While the design of the aforementioned application was an improvement over the state of the art, there were still problems with heat transfer between the high and low pressure conduits of the heat exchanger, as well as between the heat exchanger and the refrigeration.
In order to improve the Joule-Thomson heat exchanger, it was discovered that the heat exchanger could be constructed by wrapping a single high pressure tube around a bundle of low pressure tubes and soldering the assembly. All of the tubes are either, continuously tapered, or are of reduced diameter or flattened in steps to optimize their heat transfer as a function of temperature. The heat exchanger according to the invention has a higher heat transfer efficiency, lower pressure drop and smaller size, thus making the device more economical than previously available heat exchangers. A heat exchanger, according to the present invention, embodies the ability to operate optimally in the temperature regime from room temperature to liquid helium temperature in a single heat exchanger.
A heat exchanger according to the present invention can be wound around a displacer-expander refrigerator, such as disclosed in U.S. Pat. No. 3,620,029, with the Joule-Thomson valve spaced apart from the coldest stage of the refrigerator in order to produce refrigeration at liquid helium temperatures, e.g. less than 5° Kelvin (K), down stream of the Joule-Thomson valve. The associated displacer expander refrigerator produces refrigeration at 15° to 20° K. at the second stage and refrigeration at 50° to 77° K. at the first stage. When the refrigerator is mounted in the neck tube of a dewar, the gas in the neck tube can transfer heat from the expander to the heat exchanger (or vice versa) and from the neck tube to the heat exchanger (or vice versa). If the temperature at a given cross section is not constant then heat can be transferred which adversly affects the performance of the refrigerator. By helically disposing the heat exchanger around the refrigerator, the temperature gradient in the heat exchanger can approximate the temperature gradient in the displacer-expander type refrigerator and the stratified helium between the coldest stage of the refrigeration and in the helium condenser, thus minimizing heat loss in the cryostat when the refrigerator is in use. The refrigerator can alternately be mounted in a vacuum jacket having a very small inside diameter.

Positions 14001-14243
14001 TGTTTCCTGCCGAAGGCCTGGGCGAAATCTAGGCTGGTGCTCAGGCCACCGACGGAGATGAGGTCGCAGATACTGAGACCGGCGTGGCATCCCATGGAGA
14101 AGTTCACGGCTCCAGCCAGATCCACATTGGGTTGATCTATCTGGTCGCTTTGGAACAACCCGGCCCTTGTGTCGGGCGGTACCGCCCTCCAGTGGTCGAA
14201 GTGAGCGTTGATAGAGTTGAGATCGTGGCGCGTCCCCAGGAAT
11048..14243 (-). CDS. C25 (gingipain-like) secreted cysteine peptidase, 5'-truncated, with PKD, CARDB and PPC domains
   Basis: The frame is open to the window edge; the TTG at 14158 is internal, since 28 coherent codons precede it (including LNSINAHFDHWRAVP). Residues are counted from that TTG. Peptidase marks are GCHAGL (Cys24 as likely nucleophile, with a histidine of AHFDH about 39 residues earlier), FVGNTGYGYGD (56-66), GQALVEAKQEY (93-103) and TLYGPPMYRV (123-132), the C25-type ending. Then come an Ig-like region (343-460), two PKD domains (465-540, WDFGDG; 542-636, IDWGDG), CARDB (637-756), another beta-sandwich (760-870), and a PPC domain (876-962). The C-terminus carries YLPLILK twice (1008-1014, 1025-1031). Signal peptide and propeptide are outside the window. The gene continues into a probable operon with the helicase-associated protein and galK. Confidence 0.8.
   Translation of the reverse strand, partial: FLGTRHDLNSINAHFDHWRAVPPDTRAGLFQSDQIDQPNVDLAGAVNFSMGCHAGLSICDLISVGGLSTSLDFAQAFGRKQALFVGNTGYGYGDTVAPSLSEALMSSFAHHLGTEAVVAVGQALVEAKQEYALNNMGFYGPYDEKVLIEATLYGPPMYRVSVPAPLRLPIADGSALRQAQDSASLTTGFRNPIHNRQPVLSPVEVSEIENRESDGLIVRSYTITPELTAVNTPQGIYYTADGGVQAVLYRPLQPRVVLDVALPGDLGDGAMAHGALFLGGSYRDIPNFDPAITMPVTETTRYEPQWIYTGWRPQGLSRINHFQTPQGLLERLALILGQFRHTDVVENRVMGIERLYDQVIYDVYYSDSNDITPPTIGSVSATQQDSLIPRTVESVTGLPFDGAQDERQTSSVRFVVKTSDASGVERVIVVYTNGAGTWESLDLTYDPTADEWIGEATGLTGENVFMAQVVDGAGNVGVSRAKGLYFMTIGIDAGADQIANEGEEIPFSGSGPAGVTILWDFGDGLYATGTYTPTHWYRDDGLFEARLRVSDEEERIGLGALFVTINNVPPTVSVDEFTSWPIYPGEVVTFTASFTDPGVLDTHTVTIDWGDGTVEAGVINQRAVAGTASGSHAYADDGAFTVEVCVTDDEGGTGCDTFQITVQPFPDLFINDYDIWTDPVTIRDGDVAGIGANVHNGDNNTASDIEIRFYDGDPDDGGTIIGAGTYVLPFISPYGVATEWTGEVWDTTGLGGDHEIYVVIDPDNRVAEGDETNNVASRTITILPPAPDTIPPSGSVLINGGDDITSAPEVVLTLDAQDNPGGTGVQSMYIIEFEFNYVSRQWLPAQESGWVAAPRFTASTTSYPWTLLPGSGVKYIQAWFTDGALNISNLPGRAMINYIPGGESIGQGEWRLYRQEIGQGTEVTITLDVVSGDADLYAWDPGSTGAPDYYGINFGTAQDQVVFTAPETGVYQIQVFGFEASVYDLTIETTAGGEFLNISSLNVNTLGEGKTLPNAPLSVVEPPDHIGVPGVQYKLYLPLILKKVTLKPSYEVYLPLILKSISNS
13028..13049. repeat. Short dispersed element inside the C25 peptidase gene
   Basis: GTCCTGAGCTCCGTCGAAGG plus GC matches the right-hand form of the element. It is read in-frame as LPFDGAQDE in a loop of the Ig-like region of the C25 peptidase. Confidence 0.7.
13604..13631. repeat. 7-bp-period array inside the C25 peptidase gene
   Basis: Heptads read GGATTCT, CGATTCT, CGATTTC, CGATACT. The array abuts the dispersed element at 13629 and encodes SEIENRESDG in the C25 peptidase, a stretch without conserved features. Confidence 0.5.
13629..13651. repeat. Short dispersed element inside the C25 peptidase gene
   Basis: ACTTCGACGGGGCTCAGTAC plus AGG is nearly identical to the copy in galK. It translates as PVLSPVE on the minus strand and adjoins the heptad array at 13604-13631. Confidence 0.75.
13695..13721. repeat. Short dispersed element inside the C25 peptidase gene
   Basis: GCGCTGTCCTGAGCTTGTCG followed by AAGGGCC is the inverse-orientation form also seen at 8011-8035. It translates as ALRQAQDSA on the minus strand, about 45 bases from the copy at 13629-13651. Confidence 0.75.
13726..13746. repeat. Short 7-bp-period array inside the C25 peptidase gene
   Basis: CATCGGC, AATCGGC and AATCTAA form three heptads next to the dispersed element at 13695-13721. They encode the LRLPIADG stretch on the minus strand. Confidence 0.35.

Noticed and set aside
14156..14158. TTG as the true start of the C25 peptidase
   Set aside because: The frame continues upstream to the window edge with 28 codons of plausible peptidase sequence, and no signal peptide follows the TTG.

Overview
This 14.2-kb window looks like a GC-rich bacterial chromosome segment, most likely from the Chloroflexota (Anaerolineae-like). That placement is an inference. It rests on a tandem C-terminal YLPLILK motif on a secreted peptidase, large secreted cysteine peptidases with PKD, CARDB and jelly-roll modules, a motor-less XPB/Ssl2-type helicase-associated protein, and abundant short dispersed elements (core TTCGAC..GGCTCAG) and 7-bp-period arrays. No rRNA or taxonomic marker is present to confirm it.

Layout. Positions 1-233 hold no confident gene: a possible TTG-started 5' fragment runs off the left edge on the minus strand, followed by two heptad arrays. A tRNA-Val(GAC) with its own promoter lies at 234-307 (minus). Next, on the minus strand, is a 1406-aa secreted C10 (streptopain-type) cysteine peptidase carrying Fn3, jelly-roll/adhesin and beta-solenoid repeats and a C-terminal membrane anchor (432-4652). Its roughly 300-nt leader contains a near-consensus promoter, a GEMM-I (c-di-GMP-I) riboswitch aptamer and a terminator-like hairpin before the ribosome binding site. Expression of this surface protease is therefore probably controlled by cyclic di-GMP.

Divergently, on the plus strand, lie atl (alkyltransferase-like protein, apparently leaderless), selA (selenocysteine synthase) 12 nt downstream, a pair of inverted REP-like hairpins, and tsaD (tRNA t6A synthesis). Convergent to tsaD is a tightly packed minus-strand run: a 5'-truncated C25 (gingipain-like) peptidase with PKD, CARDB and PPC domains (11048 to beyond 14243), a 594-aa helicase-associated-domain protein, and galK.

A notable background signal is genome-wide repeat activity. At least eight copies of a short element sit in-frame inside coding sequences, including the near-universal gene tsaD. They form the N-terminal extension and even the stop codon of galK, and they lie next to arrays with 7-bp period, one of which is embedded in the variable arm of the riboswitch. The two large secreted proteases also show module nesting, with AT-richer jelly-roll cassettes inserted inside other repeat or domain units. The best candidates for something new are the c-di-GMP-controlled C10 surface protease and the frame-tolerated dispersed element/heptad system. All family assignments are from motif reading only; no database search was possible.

FIG. 1 is a front elevational view of a single tube according to one embodiment of the present invention.
FIG. 2 is a cross-sectional view of the tube of FIG. 1 taken along lines 2--2 of FIG. 1.
FIG. 3 is a cross-sectional view taken along line 3--3 of FIG. 1.
FIG. 4 is a cross-sectional view taken along line 4--4 of FIG. 1.
FIG. 5 is a cross-sectional view taken along line 5--5 of FIG. 1.
FIG. 6 is a front elevational view of a subassembly according to one embodiment of the present invention.
FIG. 7 is a cross-sectional view taken along lines 7--7 of FIG. 6.
FIG. 8 is a cross-sectional view taken along line 8--8 of FIG. 6.
FIG. 9 is a cross-sectional view taken along line 9--9 of FIG. 6.
FIG. 10 is a cross-sectional view taken along line 10--10 of FIG. 9.
FIG. 11 is a front elevational view of the apparatus of the present invention in association with a displacer-expander type refrigerator.
FIGS. 11A, 11B and 11C are cross-sectional views of the heat exchanger bundle of FIG. 11.
FIG. 12a is a schematic of a refrigeration device utilizing a finned tube heat exchanger Joule-Thomson loop.
FIG. 12b is a schematic of a two-stage displacer-expander refrigerator with a heat exchanger Joule-Thomson loop according to the present invention.
FIG. 13 is a partial fragmentary view of the upper portion of FIG. 11 showing the use of dual high pressure tubes.